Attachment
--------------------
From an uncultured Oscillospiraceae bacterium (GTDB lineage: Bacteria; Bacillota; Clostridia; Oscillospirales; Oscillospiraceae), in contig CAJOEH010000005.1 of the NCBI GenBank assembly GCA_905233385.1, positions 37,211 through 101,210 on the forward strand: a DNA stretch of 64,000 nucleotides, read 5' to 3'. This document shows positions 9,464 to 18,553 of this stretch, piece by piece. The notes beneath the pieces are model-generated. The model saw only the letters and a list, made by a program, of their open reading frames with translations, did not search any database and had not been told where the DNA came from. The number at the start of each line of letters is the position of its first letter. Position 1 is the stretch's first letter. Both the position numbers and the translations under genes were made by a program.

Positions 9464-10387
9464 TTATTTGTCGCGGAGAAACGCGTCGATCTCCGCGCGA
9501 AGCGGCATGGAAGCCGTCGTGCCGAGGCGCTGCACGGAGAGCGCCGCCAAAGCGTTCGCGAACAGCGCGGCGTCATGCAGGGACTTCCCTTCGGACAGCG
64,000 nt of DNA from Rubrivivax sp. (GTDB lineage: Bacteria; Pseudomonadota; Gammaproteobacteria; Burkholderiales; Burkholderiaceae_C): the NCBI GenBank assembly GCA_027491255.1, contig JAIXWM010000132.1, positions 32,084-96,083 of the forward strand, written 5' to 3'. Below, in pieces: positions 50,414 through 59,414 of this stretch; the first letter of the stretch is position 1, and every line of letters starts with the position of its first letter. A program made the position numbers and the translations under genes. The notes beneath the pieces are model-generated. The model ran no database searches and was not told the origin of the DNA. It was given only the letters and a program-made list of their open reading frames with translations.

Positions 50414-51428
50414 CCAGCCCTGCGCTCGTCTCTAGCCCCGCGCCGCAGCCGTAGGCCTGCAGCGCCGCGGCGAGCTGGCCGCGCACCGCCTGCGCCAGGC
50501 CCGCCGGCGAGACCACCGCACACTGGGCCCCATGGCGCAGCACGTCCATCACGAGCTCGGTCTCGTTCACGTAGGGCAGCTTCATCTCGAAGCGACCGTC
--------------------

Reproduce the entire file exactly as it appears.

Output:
From an uncultured Oscillospiraceae bacterium (GTDB lineage: Bacteria; Bacillota; Clostridia; Oscillospirales; Oscillospiraceae), in contig CAJOEH010000005.1 of the NCBI GenBank assembly GCA_905233385.1, positions 37,211 through 101,210 on the forward strand: a DNA stretch of 64,000 nucleotides, read 5' to 3'. This document shows positions 9,464 to 18,553 of this stretch, piece by piece. The notes beneath the pieces are model-generated. The model saw only the letters and a list, made by a program, of their open reading frames with translations, did not search any database and had not been told where the DNA came from. The number at the start of each line of letters is the position of its first letter. Position 1 is the stretch's first letter. Both the position numbers and the translations under genes were made by a program.

Positions 9464-10387
9464 TTATTTGTCGCGGAGAAACGCGTCGATCTCCGCGCGA
9501 AGCGGCATGGAAGCCGTCGTGCCGAGGCGCTGCACGGAGAGCGCCGCCAAAGCGTTCGCGAACAGCGCGGCGTCATGCAGGGACTTCCCTTCGGACAGCG
64,000 nt of DNA from Rubrivivax sp. (GTDB lineage: Bacteria; Pseudomonadota; Gammaproteobacteria; Burkholderiales; Burkholderiaceae_C): the NCBI GenBank assembly GCA_027491255.1, contig JAIXWM010000132.1, positions 32,084-96,083 of the forward strand, written 5' to 3'. Below, in pieces: positions 50,414 through 59,414 of this stretch; the first letter of the stretch is position 1, and every line of letters starts with the position of its first letter. A program made the position numbers and the translations under genes. The notes beneath the pieces are model-generated. The model ran no database searches and was not told the origin of the DNA. It was given only the letters and a program-made list of their open reading frames with translations.

Positions 50414-51428
50414 CCAGCCCTGCGCTCGTCTCTAGCCCCGCGCCGCAGCCGTAGGCCTGCAGCGCCGCGGCGAGCTGGCCGCGCACCGCCTGCGCCAGGC
50501 CCGCCGGCGAGACCACCGCACACTGGGCCCCATGGCGCAGCACGTCCATCACGAGCTCGGTCTCGTTCACGTAGGGCAGCTTCATCTCGAAGCGACCGTC